Volume 40 Hair Developer

Volume 40 developer should be used extremely carefully. It is 12% peroxide, meaning it can burn your scalp if you have sensitive skin or leave it on for too long. With that stated, volume 40 developer is useful in certain cases.

It will lift your hair color up to 4 levels on its own. You can use it without bleach to achieve highlights. Volume 40 is also the go-to developer if you’re looking to go from dark brown or black hair to light brown or blonde.

Again, always use toners when bleaching brown hair to avoid an orange tint. Volume 40 developers should be left to the professionals because of their strength and potential to cause severe burns.

If you want the results of a volume 40 developer at home, it is better to use a volume 20 or 30 developer multiple times. Between rounds of lightening, be sure to use conditioning treatments and bond builders to avoid over-damaging your hair.

What to Keep in Mind When Using Developer

While you can safely use a developer at home, it is essential to keep a few things in mind. These tips will keep your hair looking and feeling great, and they’re easier than you might expect.

Take Care of Your Hair

When using a developer, you will cause some damage to your hair no matter what. That is why it is essential to take care of your hair before, during, and after applying a developer to your hair.

Using a developer with bleach is particularly damaging, so spoil your hair with specially-made conditioning treatments and hair masks. Hydration is essential for your scalp and hair follicles, so be sure to keep it hydrated. 

Remember to Use Toner

Anytime you take your hair from dark to light, it is necessary to use toner. This will help you avoid brassiness in your hair. Using a purple toner will avoid a yellow tint to your hair, while blue toner will avoid an orange tint.

Going from brown to blonde most commonly causes an orange tint, so blue toners are crucial for brunettes looking to go blonde. Toners also have the added benefit of adding gloss and shine to dyed hair.

Sometimes bleach can leave hair feeling and looking dull, so toner is a great two-for-one to counteract brassiness and dullness. If you’ve had enough chemicals in your hair, you can also use some household products to help tone your dye job.

Apple cider vinegar and lemon juice will more powerfully tone your hair, but be aware of leaving it on too long as that can damage it too. For a gentler, at-home tone, use different types of tea like green, hibiscus, or chamomile.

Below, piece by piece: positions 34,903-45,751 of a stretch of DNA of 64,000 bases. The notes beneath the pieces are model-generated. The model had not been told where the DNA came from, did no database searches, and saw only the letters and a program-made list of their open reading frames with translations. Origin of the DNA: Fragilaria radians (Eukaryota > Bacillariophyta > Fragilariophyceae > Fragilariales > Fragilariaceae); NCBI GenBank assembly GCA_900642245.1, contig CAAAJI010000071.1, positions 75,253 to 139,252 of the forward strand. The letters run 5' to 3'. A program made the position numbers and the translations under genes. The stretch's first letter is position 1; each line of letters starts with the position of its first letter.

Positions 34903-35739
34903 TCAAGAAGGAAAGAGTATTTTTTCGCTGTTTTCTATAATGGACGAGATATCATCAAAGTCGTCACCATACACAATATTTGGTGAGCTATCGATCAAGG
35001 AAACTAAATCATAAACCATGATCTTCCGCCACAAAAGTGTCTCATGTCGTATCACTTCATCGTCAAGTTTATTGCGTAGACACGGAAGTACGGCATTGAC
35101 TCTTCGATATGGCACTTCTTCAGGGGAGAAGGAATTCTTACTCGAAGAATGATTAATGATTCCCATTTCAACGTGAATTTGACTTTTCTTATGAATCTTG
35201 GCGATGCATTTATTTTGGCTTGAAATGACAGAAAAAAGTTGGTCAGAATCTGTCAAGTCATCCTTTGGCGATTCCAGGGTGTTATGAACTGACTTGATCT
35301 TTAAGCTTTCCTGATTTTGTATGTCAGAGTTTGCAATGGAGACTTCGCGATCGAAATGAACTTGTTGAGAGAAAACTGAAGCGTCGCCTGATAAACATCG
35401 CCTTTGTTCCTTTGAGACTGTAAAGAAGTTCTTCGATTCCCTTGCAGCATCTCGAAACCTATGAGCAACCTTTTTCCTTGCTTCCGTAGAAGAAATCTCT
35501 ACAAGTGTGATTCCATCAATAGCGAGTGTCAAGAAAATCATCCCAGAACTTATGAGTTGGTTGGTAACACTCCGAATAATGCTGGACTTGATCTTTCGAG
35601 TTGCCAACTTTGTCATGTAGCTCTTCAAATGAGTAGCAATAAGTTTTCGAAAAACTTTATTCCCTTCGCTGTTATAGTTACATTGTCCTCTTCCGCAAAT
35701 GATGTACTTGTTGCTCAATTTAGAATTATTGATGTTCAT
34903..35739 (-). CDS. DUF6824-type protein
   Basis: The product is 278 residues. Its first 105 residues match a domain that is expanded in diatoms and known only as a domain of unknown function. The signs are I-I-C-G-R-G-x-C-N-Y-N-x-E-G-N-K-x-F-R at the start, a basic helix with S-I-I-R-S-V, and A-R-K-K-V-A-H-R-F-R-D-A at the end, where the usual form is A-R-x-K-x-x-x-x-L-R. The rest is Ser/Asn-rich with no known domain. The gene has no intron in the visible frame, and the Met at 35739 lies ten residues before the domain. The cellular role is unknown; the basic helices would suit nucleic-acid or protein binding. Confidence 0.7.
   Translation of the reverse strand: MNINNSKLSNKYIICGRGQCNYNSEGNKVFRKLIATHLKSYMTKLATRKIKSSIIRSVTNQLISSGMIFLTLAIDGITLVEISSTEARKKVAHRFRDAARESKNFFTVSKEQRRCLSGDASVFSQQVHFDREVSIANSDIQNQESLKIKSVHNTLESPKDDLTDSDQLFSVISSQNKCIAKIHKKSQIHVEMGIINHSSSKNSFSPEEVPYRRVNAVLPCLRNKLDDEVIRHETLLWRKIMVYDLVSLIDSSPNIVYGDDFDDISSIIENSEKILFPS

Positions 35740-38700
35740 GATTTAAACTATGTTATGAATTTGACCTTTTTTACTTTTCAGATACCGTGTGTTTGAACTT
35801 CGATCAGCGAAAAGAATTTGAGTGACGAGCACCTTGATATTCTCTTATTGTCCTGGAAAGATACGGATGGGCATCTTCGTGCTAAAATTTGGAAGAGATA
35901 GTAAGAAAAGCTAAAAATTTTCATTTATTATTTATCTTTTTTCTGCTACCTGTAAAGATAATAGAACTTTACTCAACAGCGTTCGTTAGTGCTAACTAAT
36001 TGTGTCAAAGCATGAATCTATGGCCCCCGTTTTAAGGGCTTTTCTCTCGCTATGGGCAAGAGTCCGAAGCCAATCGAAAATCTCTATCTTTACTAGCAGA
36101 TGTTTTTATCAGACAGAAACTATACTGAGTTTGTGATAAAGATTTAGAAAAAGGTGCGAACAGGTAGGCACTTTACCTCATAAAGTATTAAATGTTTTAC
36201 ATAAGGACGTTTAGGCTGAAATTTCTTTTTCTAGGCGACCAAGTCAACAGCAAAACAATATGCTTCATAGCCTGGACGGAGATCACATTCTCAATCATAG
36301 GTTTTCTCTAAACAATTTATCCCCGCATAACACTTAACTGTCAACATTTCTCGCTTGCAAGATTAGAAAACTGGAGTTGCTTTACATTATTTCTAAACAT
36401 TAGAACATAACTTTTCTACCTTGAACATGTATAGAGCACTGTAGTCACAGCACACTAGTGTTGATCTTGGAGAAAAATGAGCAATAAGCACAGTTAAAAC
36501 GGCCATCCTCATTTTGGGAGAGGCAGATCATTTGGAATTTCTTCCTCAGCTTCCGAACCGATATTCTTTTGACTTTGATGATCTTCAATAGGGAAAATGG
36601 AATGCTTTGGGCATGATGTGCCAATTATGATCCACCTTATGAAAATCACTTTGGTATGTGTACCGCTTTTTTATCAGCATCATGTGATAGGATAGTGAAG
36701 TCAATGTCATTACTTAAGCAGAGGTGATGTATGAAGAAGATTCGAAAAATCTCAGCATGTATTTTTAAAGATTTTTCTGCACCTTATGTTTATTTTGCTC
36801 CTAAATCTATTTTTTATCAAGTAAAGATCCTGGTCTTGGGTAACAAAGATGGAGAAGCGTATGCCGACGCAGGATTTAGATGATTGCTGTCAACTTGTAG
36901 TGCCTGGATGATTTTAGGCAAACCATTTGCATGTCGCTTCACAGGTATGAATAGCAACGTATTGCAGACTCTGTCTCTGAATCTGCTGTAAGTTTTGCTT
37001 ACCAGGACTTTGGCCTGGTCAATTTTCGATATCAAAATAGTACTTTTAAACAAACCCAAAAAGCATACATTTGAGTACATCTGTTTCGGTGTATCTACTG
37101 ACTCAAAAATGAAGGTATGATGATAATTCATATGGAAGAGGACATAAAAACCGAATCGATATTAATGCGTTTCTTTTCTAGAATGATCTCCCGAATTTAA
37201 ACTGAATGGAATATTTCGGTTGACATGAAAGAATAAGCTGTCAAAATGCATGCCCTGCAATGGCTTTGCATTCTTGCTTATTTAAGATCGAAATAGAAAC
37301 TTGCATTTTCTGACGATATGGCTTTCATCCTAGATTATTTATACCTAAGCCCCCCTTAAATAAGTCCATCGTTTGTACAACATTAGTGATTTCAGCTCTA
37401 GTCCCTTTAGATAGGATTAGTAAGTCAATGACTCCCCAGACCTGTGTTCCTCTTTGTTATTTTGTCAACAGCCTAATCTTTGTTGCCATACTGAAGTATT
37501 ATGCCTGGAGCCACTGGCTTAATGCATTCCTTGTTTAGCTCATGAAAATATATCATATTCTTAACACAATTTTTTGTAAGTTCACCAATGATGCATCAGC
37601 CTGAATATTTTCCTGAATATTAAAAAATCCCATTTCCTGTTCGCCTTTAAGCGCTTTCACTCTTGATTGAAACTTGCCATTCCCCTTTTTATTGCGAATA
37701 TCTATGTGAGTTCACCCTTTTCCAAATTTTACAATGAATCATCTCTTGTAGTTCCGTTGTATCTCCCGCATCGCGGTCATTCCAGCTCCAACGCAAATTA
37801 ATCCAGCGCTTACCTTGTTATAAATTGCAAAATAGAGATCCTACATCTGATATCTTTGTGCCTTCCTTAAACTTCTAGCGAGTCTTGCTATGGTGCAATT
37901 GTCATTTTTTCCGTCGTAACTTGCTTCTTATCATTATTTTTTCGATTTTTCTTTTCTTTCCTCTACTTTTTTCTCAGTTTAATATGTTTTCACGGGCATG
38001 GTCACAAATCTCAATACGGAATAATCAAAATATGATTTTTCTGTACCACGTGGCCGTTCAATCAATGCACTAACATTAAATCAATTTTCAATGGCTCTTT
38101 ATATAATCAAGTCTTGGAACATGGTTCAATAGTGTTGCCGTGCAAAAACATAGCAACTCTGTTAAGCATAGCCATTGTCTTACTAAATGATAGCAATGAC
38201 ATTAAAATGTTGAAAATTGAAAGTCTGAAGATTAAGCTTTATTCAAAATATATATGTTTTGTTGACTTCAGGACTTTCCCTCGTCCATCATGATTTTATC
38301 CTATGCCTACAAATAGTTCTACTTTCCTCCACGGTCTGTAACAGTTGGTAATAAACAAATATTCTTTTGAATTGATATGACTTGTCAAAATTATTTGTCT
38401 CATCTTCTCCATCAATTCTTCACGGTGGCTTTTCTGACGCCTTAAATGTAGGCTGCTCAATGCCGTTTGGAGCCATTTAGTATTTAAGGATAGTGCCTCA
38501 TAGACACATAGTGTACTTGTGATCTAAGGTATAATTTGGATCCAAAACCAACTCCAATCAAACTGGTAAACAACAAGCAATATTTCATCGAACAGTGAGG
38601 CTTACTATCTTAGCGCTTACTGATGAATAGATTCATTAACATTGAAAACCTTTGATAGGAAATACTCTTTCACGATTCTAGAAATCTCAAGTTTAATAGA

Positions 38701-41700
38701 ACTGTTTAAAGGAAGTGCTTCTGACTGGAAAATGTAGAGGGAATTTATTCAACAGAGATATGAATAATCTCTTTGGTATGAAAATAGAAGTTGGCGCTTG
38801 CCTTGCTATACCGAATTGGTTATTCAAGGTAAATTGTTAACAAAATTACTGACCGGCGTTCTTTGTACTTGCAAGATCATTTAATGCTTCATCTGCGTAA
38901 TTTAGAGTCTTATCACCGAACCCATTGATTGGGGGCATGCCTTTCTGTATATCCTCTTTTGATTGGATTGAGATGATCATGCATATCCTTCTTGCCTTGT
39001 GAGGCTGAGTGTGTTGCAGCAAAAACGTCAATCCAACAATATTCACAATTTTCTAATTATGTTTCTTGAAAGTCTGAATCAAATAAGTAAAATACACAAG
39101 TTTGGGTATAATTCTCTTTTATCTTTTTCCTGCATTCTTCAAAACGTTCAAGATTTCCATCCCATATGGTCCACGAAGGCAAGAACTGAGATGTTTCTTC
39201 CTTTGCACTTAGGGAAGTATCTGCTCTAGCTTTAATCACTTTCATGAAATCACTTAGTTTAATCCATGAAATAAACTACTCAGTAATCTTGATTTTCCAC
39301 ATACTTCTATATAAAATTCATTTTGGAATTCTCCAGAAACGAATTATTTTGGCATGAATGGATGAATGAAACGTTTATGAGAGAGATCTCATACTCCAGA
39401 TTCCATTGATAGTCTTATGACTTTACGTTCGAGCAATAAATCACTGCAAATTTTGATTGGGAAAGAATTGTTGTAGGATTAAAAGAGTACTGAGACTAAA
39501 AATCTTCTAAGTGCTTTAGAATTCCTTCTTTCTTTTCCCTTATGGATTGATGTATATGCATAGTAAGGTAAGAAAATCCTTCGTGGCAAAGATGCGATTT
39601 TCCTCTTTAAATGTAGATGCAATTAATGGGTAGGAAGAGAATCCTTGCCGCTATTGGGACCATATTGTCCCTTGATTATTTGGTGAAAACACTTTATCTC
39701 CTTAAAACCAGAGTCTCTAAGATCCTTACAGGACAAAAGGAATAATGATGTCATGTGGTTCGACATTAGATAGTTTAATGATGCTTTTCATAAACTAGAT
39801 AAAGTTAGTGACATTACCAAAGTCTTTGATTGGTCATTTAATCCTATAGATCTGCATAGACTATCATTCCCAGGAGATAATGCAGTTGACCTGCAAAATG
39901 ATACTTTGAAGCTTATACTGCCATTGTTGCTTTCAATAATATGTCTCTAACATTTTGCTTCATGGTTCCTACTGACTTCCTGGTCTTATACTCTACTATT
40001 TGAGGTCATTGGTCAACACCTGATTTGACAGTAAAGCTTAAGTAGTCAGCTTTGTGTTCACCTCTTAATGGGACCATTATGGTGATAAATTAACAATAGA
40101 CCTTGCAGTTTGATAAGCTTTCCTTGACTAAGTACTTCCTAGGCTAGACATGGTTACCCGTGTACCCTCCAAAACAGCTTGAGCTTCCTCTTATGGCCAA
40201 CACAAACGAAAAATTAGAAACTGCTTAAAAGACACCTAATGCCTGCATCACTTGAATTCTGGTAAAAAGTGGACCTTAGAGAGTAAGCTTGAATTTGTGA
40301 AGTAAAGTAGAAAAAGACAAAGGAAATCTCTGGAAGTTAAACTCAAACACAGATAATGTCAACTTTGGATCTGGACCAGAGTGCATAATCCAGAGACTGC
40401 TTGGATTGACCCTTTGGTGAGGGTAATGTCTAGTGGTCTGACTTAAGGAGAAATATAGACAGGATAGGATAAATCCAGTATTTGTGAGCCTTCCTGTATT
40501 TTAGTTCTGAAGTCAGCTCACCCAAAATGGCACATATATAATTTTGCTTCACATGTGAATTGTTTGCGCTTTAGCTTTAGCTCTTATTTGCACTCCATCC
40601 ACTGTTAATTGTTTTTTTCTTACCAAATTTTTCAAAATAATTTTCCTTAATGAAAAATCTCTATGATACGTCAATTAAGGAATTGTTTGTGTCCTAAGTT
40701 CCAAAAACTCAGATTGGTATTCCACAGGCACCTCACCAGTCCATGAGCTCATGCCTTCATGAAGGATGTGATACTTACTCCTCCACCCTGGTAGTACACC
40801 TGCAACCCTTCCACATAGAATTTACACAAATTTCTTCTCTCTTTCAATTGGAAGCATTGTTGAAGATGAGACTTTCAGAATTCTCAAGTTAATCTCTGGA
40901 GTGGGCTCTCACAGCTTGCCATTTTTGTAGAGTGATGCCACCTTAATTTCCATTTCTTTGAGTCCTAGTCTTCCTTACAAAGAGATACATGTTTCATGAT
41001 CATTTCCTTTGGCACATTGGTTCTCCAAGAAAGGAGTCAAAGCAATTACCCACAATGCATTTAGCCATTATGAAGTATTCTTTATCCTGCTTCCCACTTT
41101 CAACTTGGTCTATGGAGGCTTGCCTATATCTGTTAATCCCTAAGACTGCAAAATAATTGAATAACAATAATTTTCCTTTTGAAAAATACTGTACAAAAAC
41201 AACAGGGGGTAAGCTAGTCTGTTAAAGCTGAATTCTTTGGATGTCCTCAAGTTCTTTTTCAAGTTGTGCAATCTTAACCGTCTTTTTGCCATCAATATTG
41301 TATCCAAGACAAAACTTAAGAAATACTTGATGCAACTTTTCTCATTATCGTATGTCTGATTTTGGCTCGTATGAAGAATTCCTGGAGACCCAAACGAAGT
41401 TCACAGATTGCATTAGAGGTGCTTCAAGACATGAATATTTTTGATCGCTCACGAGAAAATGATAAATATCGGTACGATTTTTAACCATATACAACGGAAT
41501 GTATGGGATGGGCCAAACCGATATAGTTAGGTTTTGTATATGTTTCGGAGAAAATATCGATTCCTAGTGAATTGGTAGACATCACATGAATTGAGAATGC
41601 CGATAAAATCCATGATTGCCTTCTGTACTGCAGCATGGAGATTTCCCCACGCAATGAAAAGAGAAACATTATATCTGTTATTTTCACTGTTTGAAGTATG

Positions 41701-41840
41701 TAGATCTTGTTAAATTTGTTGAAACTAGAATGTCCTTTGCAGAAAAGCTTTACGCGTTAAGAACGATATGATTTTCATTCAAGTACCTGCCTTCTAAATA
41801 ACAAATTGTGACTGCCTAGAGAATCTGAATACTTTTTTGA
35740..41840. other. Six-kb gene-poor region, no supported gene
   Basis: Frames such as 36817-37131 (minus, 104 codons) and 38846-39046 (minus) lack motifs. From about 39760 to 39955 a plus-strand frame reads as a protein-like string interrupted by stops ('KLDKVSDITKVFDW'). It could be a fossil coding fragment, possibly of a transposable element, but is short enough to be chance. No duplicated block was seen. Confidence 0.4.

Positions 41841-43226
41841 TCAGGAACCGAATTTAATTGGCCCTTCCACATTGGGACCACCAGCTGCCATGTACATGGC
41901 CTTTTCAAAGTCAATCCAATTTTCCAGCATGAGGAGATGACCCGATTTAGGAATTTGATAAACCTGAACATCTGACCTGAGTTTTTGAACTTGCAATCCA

Frequently Asked Questions

Someone who now knows what developer to use

It is challenging to understand when to use bleach, toners, developers, and other hair-dying products to achieve the look you want, but you’ll get an excellent, stress-free hairstyle once you know what works best for your hair.

Check out the quick answers below if you still have questions about how to find the correct toner for your hair color and texture and apply it properly without causing damage. 

What developer should I use to bleach my hair? 

The best developer to use with bleach is volume 20 or 30, depending on your current hair color and hair porosity. If you have light brown or super porous hair, use volume 20 developer.

If you have dark brown or low porosity hair, use volume 30 developer. If you have naturally blonde hair that is already damaged, you can use volume 10. 

What developer should I use to go darker?

The best developer to use to darken hair is volume 20. Volume 30 and 40 will lift your hair color significantly, so the dye will not be as dark. If you already have dark hair, you can also use volume 20 developer to minimize damage. 

What developer should I use for bright red hair?

For a bold, bright red result, volume 20 developer is your best bet. A volume 30 or 40 will lighten your hair too much to leave your hair bold and pigmented. A volume 10 will not lift your color enough to fully dye your hair red.

What developer should I use with toner?

You can use all developers with toner. You should always use toner when lightening hair to avoid a brassy result.

If you already have a brassy tint to your bleached hair, using volume 10 developer with a blue toner will cool down your tone. If your hair has a more yellow tint, use a purple toner to counteract it.

What developer should I use for dark hair?

If you have dark hair and are looking to go darker, use a volume 10 with your dye. If you’re looking to lighten your hair one or two levels, use volume 20.

For 2-3 shades lighter, use a volume 30 developer. Volume 40 developers should only be used by professionals to take the darkest hair down to blonde. 

So, How Do You Know What Developer to Use?

If you’re going for a subtle change, a volume 10 developer will minimize damage and still provide your desired results. Volume 20 is an excellent choice for most jobs, including gray coverage, bold hair colors, and light bleach jobs. 

Volume 30 is for taking dark hair to light through multiple processes until you end up with a shade you’re happy with, and volume 40 should be used by professionals and only in certain cases.